of the State is calling for more
ban twenty to thirty months of school
ife. The same money that we are
spending today can be more wisely ex)ended
by a different distribution. The
rondition of the vast majority of our
jeople is such that a very small per
:ent., can^ afford to keep their children
n school' for eleven years. If the full
:ourse is to be taken, college and pro:essional,
a young man must spend the
irst twenty-six years of life "in the atainment.
Only the young man with
noney can afford to be a spender with)ut
the making of a dollar until he has
eached his twenty-sixth year.
Another much needed change is to be
:ound in the correction of the false noions
that have seized the fathers and
he mothers of this republic. The avertge
father is giving entirely too little
-1 ? -r L:_ t u-.
mention to tne rearing 01 mj ouya.
s giving himself up entirely to the race
ifter the almighty dollar. His greed
s finding exemplification in over-irlulgence,
in allowing his boy to draw
>ut of school and take a job before he
s able to understand what life really
neans. A little change in the family
government of North Carolina would
Cheap, second rate colleges, chartered
o confer degrees, grant diplomas, and
:mploy other such agencies as will atract
with the. sole idea of getting a dolar
under a misapprehension, is likevise
exerting a baneful influence. In
he existence of these our thinking leg
slaturemen may find a valuable lesson
>n which they can profitably meditate
or the good of the State. A college
nould be the real thing or it should not
ie countenanced by the law-making
>ower of a State.
We deem it fit and proper that we
peak of these matters for the reason
hat the Knights of Pythias is essenially
a promoter of education. Indeed
vithout education the Knights of Pyhias
can not hope to exist. Its strong:st
apueals are to the intelligent man.
ts glory is the educated manhood that
:omposes its roster. So it will ever be
f every Pythian will but exercise his
nfluence in forwarding every project
hat has for its aim the betterment of
Vio frroot maccoc Cnrnliun Pvtllidn
XiV* 5? V.UU uiuggvw.
And always cutting capers;
n fact she would put up her curls
Each night in comic papers.
STATE OF SOUTH CAROLINA,
COUNTY OF NEWBERRY.
COURT OF COMMON PLEAS.
). B. Cook, Sallie L. Wicker, Texanna
Wicker, Wade D. Suber, W. H. Suber,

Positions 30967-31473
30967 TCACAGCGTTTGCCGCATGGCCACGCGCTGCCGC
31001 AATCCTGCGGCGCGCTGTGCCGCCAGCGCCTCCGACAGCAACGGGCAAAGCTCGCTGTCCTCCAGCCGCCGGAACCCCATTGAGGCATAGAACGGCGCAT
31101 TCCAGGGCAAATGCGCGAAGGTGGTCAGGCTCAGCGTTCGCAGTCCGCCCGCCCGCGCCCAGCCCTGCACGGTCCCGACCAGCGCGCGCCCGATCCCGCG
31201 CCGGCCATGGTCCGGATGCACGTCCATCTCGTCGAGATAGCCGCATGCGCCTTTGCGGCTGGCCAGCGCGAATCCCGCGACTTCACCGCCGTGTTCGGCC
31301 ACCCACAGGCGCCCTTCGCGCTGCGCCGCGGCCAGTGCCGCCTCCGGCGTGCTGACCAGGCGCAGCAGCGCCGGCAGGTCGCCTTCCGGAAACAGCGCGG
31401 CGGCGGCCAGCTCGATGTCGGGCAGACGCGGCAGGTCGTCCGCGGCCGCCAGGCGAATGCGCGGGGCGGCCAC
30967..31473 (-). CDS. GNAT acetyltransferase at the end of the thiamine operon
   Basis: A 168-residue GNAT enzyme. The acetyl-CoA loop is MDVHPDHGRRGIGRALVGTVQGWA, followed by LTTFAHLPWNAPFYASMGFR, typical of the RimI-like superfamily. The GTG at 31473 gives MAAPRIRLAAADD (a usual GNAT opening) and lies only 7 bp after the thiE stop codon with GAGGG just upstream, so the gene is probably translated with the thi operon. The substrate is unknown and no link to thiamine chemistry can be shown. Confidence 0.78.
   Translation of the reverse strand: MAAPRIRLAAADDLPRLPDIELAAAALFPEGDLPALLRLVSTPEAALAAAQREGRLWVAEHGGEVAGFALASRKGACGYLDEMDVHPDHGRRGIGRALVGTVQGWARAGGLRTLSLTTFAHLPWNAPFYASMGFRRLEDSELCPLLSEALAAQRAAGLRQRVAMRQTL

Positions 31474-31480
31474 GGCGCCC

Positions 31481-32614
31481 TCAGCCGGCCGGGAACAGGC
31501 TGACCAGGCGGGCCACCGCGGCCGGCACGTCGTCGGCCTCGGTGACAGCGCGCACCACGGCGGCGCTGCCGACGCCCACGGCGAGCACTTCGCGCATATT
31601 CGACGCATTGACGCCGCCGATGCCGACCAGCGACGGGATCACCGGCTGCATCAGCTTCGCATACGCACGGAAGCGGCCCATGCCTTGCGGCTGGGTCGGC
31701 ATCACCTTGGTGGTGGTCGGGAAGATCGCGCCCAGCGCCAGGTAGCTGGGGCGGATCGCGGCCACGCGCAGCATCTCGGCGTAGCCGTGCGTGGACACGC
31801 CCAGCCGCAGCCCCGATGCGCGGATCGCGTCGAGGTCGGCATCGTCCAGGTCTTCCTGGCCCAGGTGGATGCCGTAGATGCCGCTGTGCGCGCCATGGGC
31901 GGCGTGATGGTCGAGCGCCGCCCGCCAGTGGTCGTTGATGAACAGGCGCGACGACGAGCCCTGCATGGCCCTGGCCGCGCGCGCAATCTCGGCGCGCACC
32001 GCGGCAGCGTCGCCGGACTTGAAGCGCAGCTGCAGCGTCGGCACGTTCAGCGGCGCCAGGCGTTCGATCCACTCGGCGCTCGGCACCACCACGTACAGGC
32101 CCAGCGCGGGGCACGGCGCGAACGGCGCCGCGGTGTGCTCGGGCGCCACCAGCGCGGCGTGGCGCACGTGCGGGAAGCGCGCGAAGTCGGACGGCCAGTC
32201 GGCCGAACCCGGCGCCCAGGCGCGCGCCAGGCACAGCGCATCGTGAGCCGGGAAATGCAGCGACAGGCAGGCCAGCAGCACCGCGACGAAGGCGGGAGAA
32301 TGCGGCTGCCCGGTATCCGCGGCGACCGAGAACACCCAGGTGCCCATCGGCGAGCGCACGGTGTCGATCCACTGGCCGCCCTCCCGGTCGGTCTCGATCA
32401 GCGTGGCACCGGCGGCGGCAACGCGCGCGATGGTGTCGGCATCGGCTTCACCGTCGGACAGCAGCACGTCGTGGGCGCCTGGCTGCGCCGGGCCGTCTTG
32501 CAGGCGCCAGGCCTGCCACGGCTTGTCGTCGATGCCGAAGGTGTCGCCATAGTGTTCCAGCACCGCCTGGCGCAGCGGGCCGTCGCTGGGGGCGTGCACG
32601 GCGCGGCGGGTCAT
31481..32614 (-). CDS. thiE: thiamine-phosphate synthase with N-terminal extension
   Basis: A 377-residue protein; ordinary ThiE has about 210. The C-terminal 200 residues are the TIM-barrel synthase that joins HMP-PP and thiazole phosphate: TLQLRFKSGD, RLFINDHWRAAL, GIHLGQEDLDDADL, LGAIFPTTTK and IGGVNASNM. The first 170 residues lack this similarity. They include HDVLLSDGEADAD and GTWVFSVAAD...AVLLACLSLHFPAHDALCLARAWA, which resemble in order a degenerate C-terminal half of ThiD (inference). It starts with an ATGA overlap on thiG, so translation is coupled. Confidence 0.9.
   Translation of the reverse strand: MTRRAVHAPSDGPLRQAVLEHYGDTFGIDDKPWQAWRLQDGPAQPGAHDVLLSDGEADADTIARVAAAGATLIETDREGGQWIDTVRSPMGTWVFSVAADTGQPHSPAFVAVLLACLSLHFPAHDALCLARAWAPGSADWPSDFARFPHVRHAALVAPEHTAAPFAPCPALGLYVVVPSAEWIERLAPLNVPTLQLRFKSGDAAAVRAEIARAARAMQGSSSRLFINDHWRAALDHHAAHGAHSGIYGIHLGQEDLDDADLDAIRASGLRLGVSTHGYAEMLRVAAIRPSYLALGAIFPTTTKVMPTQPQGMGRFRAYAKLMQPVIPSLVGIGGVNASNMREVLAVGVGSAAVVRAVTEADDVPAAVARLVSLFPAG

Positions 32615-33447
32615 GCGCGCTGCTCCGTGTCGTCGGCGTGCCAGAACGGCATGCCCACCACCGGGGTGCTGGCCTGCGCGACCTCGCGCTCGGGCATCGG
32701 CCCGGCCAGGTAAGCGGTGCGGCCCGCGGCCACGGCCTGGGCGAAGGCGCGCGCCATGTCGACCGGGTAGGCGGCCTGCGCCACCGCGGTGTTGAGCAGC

Nancy Y. Wicker, E. M. Cook,
Thos. H. Hughey, Daniel W. Hughey,
James H. Hughey, Hattie M. Hallman,
Elizabeth Austin and Lucy
.xr tJ11rrViATorvin \T Husrllf-V
VV . 1 A C111 \ .U?1 ? *** C? V
and .Job L. Hughey, Defendants.
By an order of the court herein, I
Kill sell at public outcry, to the highest
bidder, before the court house at
dewberry, South Carolina, within the
egal hours of sale, on Monday, No
State of Tennessee and i? an excellent
milker. Her sire, Woodberry's Pride,
was bred by Gurlan, of Ohio, and was
at the head of the celebrated herd ol'
the late William Warfield, of Kentucky.
There is no better bred calf in tho
United States than ''The Harvester."
In offering this calf as a prize, the
- - .
International Harvester company ?jl
America feels that it is doing something
that will encourage the breeding
of better cattle in the State of
Mississippi. The cattle tick is costing
lthe Southern States in the neighbor
i hood of $100,000,000 annually, and if
this pest could be destroyed,
cattle raising and dairying would become
important industries in the
South, and the wealth of the States in
the infected area would be 'vastly increased.
j" vember 4, 1912, same being sales day,
j the following described tract of land,
| All that tract of land lying and being
| situate in Nev berry county, State of
! South Carolina, being tract No. 2,
of the Real estate of Abram Moore,
deceased, containing one hundred and
sixty-seven and thirty-five hundredths
(167.35) acres, more or less, and
bounded now or formerly north by
land of George P. Griffin, east by land
of D. Q. "Wilson and J. P. T. Crosson,
south by land of Adam Kibler and
Henry Smith and west by lots No-3.
.1 and 3 of the estate of Abram Moore,
as will appear by reference to a plat
of the same made by J. M. Wicker,
surveyor, September 24, 1889.
I Terms of sale: me purcuaser tu
I pay one-third of the purchase price in
cash, the credit portion payable in
one and two equal annual instalments,
to be secured by a bond of the
purchaser and a mortgage of the
premises sold, with interest from the
day of sale at the rate of 8 per cent,
per annum, payable annually, until
the bond is paid in full, the bond and
mortgage to contain a stipulation requiring
the paymept of 10 per cent, ati
torneys' fees if collected by suit or
placed in the hands of an attorney for
collection, with leave to the purchas
er to anticipate payment or ine creuu